” Did my Beloved only touch me with His lips, 1 too, like a flute, would burst out into melody. When The Rose Has Faded When the rose has faded and the garden is withered, The song of the nightingale is no longer to be heard. The BELOVED is all in all, the lover only veils Him; The BELOVED is all that lives, the lover a dead thing. When the lover feels no longer love’s quickening, He becomes like a bird who has lost its wings. Alas! How can I retain my senses about me, When the beloved shows not the Light of His countenance? The Silence Of Love Love is the astrolabe of God’s mysteries. A lover may hanker after this love or that love, But at the last he is drawn to the king of Love.
However much we describe and explain Love, When we fall in love we are ashamed of our words. Explanation by the tongue makes most things clear, But Love unexplained is better. Earthly Love Essential To The Love Divine In one ‘twas said, “Leave power and weakness alone; Whatever withdraws thine eyes from God is an idol.” In one ‘twas said, “Quench not thy earthy torch, That it may be a light to lighten mankind. If thou neglectest regard and care for it, Thou wilt quench at midnight the lamp of Union.” The Eternal Spendour Of The Beloved Why dost Thou flee from the cries of us on earth? Why pourest Thou sorrow on the heart of the sorrowful? O Thou who, as each new morn dawns from the east, License: Public Domain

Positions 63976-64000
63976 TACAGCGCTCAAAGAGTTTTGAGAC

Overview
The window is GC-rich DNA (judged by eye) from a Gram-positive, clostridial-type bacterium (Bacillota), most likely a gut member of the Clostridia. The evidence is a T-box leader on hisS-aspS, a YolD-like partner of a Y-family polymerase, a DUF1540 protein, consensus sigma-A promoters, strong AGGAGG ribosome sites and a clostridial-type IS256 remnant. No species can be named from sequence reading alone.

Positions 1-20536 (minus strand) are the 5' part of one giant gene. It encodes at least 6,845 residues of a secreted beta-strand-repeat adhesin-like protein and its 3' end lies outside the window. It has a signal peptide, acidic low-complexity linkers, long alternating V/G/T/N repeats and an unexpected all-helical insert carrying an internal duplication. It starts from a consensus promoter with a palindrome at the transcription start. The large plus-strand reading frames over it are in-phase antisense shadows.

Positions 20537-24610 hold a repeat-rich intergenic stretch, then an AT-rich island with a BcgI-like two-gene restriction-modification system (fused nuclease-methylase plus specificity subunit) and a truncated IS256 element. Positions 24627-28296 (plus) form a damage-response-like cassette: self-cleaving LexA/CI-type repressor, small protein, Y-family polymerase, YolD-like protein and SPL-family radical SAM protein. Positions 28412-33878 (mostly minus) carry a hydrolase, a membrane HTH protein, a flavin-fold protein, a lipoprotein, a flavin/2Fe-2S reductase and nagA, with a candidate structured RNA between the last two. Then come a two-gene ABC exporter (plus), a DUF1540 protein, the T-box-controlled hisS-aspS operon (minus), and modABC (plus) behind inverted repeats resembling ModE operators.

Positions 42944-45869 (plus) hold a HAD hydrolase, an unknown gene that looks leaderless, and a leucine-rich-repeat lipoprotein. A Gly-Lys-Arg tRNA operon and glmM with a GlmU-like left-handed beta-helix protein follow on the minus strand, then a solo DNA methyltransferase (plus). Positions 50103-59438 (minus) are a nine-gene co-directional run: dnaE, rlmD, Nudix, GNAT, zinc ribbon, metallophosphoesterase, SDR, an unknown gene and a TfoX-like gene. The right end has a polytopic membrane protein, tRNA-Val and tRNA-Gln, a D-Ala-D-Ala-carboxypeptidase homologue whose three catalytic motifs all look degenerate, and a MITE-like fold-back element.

Compact Anthology of World Literature286 Art seen uprising anew, like a bright fountain! What excuse makest Thou for Thy witcheries? O Thou whose lips are sweeter than sugar. Thou that ever renewest the life of this old world. Hear the cry of this lifeless body and heart! Woman Woman is a ray of God, not a mere mistress, The Creator’s Self, as it were, not a mere creature! The Divine Union Mustafa became beside himself at that sweet call, His prayer failed on “the night of the early morning halt.”
He lifted not head from that blissful sleep, So that his morning prayer was put off till noon. On that, his wedding night, in the presence of his bride. His pure soul attained to kiss her hands. Love and mistress are both veiled and hidden. Impute it not a fault if I call Him “Bride.” “He Knows About It All” He who is from head to foot a perfect rose or lily. To him spring brings rejoicing. The useless thorn desires the autumn, That autumn may associate itself with the garden; And hide the rose’s beauty and the thorn’s shame, That men may not see the bloom of the one and the other’s shame; That common stone and pure ruby may appear all as one. Resignation True, the Gardener knows the difference in the autumn, But the sight of One is better than the world’s sight.